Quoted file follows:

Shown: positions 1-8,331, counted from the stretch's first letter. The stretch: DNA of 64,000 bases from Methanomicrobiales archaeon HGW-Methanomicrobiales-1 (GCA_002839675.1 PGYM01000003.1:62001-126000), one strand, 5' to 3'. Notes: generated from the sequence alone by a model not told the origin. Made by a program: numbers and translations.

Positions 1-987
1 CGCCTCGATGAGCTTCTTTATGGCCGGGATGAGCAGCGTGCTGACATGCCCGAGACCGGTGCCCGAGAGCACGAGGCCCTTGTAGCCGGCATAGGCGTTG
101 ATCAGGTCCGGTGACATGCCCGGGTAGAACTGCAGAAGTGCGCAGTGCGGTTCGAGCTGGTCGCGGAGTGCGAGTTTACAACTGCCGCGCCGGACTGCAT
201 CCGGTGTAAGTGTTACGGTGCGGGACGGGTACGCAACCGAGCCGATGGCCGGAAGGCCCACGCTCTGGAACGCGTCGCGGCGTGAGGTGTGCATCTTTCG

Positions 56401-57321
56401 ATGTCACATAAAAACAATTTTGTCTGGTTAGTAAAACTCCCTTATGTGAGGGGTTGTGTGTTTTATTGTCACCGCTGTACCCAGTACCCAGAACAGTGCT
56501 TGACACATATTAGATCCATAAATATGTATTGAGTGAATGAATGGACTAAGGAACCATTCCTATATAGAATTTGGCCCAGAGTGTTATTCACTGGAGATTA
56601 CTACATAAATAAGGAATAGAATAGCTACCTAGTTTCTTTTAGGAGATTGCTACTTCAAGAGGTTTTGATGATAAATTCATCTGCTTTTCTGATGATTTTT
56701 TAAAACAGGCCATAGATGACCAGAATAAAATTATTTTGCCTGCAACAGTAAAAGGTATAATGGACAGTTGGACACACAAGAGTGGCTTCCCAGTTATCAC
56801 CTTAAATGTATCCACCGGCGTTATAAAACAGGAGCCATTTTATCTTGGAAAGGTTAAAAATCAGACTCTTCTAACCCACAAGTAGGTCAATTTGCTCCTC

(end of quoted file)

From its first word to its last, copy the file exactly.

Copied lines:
Shown: positions 1-8,331, counted from the stretch's first letter. The stretch: DNA of 64,000 bases from Methanomicrobiales archaeon HGW-Methanomicrobiales-1 (GCA_002839675.1 PGYM01000003.1:62001-126000), one strand, 5' to 3'. Notes: generated from the sequence alone by a model not told the origin. Made by a program: numbers and translations.

Positions 1-987
1 CGCCTCGATGAGCTTCTTTATGGCCGGGATGAGCAGCGTGCTGACATGCCCGAGACCGGTGCCCGAGAGCACGAGGCCCTTGTAGCCGGCATAGGCGTTG
101 ATCAGGTCCGGTGACATGCCCGGGTAGAACTGCAGAAGTGCGCAGTGCGGTTCGAGCTGGTCGCGGAGTGCGAGTTTACAACTGCCGCGCCGGACTGCAT
201 CCGGTGTAAGTGTTACGGTGCGGGACGGGTACGCAACCGAGCCGATGGCCGGAAGGCCCACGCTCTGGAACGCGTCGCGGCGTGAGGTGTGCATCTTTCG

Positions 56401-57321
56401 ATGTCACATAAAAACAATTTTGTCTGGTTAGTAAAACTCCCTTATGTGAGGGGTTGTGTGTTTTATTGTCACCGCTGTACCCAGTACCCAGAACAGTGCT
56501 TGACACATATTAGATCCATAAATATGTATTGAGTGAATGAATGGACTAAGGAACCATTCCTATATAGAATTTGGCCCAGAGTGTTATTCACTGGAGATTA
56601 CTACATAAATAAGGAATAGAATAGCTACCTAGTTTCTTTTAGGAGATTGCTACTTCAAGAGGTTTTGATGATAAATTCATCTGCTTTTCTGATGATTTTT
56701 TAAAACAGGCCATAGATGACCAGAATAAAATTATTTTGCCTGCAACAGTAAAAGGTATAATGGACAGTTGGACACACAAGAGTGGCTTCCCAGTTATCAC
56801 CTTAAATGTATCCACCGGCGTTATAAAACAGGAGCCATTTTATCTTGGAAAGGTTAAAAATCAGACTCTTCTAACCCACAAGTAGGTCAATTTGCTCCTC